asked Her Majesty's Government:
What are the procedures for the prevention, diagnosis and treatment of post traumatic stress disorder for members of Her Majesty's Armed Forces.
My Lords, the Armed Forces recognise post traumatic stress disorder as a serious and potentially disabling medical condition. Each service runs programmes, the aims of which are to prevent PTSD occurring, and to inform service personnel how to recognise the symptoms. Any service personnel found to be suffering from PTSD will be offered treatment by service medical personnel and, if necessary, a consultant psychiatrist. Those deploying on military operations receive pre- and post-deployment briefings.
My Lords, I am grateful to the noble Lord for that very comprehensive reply. Is he aware that the symptoms of PTSD are shared with other illnesses; for example, organophosphate poisoning manifests symptoms that are very similar to PTSD? In the light of the fact that there are two suicides a month among the Gulf veterans, and that there are well over 200 former Gulf veterans in prison for offences which may well be associated with mood changes which are also associated with OP poisoning, could the Minister ask the medical providers within the military and those caring for Gulf veterans who have left the Armed Forces to look out for alternatives to PTSD—in other words, that they eliminate any organic cause before they turn to a psychiatric cause?
My Lords, I am much obliged to the noble Countess for her first remark. As I am sure she is aware, when we encounter servicemen or women who might be suffering from PTSD, they are normally first examined by their service medical officers, and consultant psychiatrists consider the possibility of physical causes only if there is a clinical reason for doing so. Patients may require a whole range of medical investigations, and from time to time brain scans may be undertaken if there is—I emphasise—a clinical reason for doing so.I do not challenge the statistics given by the noble Countess. However, this is the first time I have heard them, and I shall want to look into them closely before I can confirm them in detail.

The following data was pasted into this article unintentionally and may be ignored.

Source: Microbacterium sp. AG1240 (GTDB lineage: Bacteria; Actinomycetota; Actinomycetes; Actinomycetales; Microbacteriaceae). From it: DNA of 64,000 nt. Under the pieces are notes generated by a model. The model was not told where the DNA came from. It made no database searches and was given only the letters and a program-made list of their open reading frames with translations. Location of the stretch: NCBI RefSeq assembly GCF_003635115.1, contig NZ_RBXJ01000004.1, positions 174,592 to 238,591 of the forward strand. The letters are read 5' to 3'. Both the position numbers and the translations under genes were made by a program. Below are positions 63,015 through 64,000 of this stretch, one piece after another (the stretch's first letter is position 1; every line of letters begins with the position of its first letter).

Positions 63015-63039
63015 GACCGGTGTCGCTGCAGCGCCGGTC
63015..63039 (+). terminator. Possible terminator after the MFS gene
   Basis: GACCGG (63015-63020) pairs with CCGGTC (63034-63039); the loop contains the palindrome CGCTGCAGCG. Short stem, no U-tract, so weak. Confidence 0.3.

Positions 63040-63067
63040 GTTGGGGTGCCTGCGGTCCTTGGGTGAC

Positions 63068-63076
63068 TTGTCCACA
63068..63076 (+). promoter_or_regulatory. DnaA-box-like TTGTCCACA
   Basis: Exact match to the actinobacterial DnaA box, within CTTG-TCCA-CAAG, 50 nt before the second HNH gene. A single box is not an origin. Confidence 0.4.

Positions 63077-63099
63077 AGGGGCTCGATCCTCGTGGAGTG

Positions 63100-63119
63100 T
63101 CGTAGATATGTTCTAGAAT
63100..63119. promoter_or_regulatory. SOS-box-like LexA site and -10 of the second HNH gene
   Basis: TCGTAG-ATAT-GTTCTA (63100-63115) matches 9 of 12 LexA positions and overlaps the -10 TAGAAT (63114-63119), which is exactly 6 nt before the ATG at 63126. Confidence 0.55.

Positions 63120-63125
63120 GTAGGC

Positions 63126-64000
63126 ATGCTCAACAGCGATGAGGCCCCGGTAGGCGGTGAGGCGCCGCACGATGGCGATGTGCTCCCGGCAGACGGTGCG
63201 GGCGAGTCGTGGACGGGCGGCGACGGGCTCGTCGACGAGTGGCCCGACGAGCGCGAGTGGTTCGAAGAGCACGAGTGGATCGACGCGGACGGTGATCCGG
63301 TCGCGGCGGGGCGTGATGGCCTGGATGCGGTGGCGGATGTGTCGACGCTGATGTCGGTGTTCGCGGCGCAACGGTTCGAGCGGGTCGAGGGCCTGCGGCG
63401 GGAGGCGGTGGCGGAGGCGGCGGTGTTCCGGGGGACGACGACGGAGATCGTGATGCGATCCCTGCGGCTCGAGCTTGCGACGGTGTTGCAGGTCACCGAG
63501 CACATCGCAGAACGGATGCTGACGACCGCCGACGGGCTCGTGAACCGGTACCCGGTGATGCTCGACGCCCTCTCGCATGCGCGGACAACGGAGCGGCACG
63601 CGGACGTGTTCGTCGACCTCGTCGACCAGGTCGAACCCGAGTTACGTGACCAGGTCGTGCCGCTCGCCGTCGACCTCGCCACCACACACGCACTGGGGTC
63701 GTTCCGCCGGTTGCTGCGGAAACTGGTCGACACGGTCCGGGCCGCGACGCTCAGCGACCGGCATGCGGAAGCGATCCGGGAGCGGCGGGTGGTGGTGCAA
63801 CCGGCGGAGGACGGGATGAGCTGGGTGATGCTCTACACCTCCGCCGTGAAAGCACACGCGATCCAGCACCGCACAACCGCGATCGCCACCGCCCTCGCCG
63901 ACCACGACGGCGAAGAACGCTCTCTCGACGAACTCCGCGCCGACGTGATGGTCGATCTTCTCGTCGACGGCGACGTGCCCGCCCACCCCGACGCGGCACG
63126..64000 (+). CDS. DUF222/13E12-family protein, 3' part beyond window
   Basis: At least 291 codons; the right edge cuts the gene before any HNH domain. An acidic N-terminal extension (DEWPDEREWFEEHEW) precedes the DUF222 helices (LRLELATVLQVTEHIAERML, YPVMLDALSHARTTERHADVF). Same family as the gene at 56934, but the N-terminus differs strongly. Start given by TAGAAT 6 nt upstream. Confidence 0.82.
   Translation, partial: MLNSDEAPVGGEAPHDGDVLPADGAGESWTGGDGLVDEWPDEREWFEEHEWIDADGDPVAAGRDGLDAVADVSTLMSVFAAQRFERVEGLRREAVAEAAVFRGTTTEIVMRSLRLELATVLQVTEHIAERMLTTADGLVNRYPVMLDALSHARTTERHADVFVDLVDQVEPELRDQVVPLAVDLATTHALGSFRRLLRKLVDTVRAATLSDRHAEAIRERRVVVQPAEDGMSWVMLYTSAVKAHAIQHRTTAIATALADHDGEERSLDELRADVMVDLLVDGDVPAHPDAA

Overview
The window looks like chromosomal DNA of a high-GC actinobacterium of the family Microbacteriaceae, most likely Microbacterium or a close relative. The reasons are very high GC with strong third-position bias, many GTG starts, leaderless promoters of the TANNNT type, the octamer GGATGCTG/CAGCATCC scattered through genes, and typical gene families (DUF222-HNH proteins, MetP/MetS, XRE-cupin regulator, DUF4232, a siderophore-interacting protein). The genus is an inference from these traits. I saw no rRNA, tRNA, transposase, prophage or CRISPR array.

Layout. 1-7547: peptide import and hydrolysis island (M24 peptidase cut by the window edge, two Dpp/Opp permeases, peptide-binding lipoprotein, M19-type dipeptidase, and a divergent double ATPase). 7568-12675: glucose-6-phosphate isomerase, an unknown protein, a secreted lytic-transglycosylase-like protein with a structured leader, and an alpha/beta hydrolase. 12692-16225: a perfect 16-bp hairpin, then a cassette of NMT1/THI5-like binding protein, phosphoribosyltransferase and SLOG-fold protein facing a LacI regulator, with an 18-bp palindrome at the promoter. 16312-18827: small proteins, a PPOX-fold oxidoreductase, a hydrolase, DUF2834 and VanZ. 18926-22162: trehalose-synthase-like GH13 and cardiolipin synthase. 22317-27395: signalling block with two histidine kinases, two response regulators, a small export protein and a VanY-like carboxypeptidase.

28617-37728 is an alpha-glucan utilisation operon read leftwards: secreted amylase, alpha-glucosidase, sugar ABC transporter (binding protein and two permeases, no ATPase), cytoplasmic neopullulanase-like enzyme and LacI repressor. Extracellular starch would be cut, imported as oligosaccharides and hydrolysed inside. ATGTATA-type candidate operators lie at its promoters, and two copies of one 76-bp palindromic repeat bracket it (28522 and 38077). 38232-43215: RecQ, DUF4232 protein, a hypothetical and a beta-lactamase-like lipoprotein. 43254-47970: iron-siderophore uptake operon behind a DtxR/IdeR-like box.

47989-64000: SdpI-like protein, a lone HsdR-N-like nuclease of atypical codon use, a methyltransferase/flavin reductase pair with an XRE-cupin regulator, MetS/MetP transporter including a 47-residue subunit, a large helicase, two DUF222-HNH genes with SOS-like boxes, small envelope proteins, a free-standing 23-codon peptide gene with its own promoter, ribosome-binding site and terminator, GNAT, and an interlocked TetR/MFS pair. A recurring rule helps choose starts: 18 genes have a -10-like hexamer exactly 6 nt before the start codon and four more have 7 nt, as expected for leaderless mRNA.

My Lords, with the forthcoming closure of Haslar, can the Minister tell us where the problems of PTSD and other problems described by the noble Countess will be treated, as there will not be a military hospital which is able to do that work?
My Lords, as I am sure the noble Lord realises, there is no intention whatever of closing Haslar before adequate facilities are provided in the civilian community in the immediate neighbourhood. Whether those facilities will include treatment of the conditions to which the noble Lord has referred, I cannot tell him without notice.
My Lords, can the Minister assure us that anybody who is suspected of suffering from post traumatic stress disorder will be treated immediately and that there will be no delay? Bearing in mind that the Defence Medical Services are acutely short of personnel, what assurance can the Minister give the House that PTSD sufferers will be seen rapidly?
My Lords, as I am sure that the noble and gallant Lord recognises and recalls, one of the important conclusions of the recently published Strategic Defence Review was greatly to enhance the resources available to the Defence Medical Services. It will be some time before those decisions will take practical effect. I am sure that the noble and gallant Lord recognises that we shall do everything in our power to ensure that there are no unnecessary delays. If he knows of any cases where delay has occurred, I should he grateful if he would let me know.
My Lords, is the Minister aware that a number of psychiatric cases are cared for at Catterick and that, on the whole, members of the Gulf veterans community are extremely satisfied with the services provided? However, there seems to be a problem with one psychiatrist at Catterick who, despite being presented with patients with, for example, organic pain, refuses to let those patients go on to have further examinations and insists that they receive only psychiatric treatment. May I write to the Minister about a particular case, and about others which have occurred, to see whether we can rectify that situation?
My Lords, I was not aware of the problem to which the noble Countess refers. I am always happy to receive letters from her or for her to call on me to discuss such matters in great detail.